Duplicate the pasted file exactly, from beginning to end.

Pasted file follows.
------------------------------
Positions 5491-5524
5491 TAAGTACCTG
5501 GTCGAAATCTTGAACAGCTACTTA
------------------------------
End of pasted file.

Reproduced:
Positions 5491-5524
5491 TAAGTACCTG
5501 GTCGAAATCTTGAACAGCTACTTA